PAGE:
A patron named Wes Hamad, who was bowling with his niece, told The Associated Press he saw a "huge fight" followed by "complete chaos" that temporarily blocked the facility's exit. "I grabbed my niece and started running towards the far end of the bowling alley," he said. "As we were running, we heard 15 shots."

The police investigation is ongoing, and no suspects have yet been publicly identified. Torrance is a coastal suburb on the southwest side of Los Angeles. Bonnie Kristian

December 23, 2018

A tsunami struck the Indonesian islands of Java and Sumatra Saturday evening, killing at least 222 people and injuring at least 800 more.

The wall of water swept in without warning and is thought to have been caused by undetected sea floor landslides from an eruption of the Krakatoa volcano, located in the strait between the islands.

Indonesia also lacks a comprehensive tsunami warning system, explained Sutopo Purwo Nugroho of the country's National Disaster Mitigation Agency. "We need multi-hazard early warning system, and we need lots of it," Nugroho said.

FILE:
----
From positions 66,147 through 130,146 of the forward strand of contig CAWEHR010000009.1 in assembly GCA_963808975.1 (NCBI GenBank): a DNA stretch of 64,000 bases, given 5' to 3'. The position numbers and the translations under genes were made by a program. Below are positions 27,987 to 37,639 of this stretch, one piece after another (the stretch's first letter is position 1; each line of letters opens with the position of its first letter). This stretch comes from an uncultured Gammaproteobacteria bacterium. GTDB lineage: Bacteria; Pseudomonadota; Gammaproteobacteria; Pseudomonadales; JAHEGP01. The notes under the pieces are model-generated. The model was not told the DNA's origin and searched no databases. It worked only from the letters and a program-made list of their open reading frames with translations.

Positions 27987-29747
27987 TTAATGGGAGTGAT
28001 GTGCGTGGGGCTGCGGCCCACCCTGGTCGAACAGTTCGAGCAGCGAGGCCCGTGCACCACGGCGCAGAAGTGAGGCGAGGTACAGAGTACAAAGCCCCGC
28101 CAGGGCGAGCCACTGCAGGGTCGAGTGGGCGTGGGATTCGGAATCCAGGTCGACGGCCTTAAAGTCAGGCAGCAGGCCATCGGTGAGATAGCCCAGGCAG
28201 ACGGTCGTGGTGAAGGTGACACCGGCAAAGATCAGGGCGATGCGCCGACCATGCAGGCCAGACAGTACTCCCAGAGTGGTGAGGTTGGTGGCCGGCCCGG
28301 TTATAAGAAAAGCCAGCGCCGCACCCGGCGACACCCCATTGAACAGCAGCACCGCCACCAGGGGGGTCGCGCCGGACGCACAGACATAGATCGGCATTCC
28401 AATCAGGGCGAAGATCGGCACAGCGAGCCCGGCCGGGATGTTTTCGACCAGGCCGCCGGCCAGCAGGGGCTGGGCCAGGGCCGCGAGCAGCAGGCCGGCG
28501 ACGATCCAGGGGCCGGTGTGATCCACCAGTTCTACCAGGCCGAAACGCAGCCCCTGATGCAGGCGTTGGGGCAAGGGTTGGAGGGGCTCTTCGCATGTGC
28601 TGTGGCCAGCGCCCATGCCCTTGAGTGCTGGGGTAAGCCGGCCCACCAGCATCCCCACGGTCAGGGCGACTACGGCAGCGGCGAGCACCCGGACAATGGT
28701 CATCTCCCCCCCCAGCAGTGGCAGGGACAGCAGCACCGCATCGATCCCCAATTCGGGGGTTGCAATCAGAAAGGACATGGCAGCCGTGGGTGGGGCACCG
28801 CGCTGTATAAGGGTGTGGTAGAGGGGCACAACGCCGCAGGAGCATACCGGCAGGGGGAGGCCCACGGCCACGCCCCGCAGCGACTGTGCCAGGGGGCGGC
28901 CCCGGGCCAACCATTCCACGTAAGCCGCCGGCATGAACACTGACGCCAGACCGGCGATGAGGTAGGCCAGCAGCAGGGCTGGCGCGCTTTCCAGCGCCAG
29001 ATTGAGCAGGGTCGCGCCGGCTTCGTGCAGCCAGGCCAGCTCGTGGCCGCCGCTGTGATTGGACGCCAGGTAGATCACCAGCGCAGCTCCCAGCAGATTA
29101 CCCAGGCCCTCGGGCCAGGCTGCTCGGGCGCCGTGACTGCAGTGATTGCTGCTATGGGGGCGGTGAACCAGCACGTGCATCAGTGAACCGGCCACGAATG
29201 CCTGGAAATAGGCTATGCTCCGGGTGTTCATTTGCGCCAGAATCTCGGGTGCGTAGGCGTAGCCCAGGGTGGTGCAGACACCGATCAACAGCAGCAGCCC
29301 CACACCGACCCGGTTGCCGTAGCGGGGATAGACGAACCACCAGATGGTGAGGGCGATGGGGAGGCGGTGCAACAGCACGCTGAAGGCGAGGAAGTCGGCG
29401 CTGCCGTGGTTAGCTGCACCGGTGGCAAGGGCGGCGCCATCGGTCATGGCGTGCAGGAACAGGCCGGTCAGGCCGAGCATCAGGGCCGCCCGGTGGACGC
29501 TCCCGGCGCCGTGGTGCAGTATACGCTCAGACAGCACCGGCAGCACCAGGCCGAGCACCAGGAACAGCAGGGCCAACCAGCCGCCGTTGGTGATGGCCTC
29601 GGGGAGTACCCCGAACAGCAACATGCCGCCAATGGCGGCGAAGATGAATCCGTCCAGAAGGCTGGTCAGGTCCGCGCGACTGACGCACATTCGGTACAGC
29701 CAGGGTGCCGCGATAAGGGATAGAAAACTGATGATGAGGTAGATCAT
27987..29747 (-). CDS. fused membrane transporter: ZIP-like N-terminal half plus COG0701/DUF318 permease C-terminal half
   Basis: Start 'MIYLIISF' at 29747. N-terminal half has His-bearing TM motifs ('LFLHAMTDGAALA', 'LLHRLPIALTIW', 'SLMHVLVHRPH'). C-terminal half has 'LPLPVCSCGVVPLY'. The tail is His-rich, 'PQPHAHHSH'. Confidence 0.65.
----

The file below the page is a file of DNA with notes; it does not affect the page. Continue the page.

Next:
Rescue efforts are ongoing Sunday, and the death toll is expected to rise. This comes just a few months after an earthquake and tsunami on another Indonesian island, Sulawesi, in September killed 2,256 people.

Watch a video of Saturday's destruction via Al Jazeera below, including the moment the tsunami struck a concert on the beach. (Warning: These images are disturbing.) Bonnie Kristian

December 16, 2018

The family of Jakelin Caal Maquin, the 7-year-old Guatemalan migrant who died in U.S. Customs and Border Protection (CPB) custody this month, have challenged the agency's account of her death.

"She had not suffered from a lack of water or food prior to approaching the border," said a statement from lawyers representing Jakelin's father, Nery Gilberto Caal Cuz. "Jakelin's father took care of Jakelin — made sure she was fed and had sufficient water." CPB has reported Jakelin had not been given food or water for several days before she was taken into custody, attributing her illness and subsequent death to circumstances outside CPB's control.

The statement also says CPB had her father sign a form about Jakelin's health in English, a language he does not speak, and noted that autopsy results determining a cause of death have yet to be released. The statement calls for a "transparent and neutral investigation of Jakelin's death." Bonnie Kristian